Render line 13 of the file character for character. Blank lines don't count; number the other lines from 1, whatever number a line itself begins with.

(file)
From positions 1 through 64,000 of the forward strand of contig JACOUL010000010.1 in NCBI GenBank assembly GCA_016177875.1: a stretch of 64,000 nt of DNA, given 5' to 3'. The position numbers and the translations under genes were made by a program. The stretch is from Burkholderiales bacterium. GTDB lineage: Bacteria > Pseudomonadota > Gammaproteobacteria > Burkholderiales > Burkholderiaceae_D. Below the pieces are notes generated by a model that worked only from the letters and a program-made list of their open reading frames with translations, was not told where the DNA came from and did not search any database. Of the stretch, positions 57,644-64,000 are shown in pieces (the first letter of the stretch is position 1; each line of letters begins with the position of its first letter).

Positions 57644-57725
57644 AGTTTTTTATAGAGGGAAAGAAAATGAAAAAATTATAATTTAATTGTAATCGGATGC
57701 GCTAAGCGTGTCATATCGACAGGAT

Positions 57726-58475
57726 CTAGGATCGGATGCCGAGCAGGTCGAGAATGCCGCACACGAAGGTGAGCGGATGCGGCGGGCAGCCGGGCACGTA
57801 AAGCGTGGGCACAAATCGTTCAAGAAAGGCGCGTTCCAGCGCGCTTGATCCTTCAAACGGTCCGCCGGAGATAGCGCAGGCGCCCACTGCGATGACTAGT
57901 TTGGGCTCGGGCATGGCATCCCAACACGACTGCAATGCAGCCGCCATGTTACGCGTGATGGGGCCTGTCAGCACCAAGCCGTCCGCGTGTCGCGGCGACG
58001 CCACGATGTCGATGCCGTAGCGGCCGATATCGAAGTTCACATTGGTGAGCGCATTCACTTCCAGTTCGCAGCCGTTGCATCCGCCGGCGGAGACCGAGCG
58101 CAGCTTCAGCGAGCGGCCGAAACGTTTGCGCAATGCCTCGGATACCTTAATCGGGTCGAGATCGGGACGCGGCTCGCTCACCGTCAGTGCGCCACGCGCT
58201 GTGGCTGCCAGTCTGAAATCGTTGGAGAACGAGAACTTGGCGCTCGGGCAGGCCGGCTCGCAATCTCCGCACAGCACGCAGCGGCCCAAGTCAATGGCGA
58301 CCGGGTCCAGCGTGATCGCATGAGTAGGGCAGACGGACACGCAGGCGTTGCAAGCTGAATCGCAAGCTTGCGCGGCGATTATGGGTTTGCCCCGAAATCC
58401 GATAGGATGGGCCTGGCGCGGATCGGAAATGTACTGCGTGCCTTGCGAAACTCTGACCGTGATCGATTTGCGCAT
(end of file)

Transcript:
58401 GATAGGATGGGCCTGGCGCGGATCGGAAATGTACTGCGTGCCTTGCGAAACTCTGACCGTGATCGATTTGCGCAT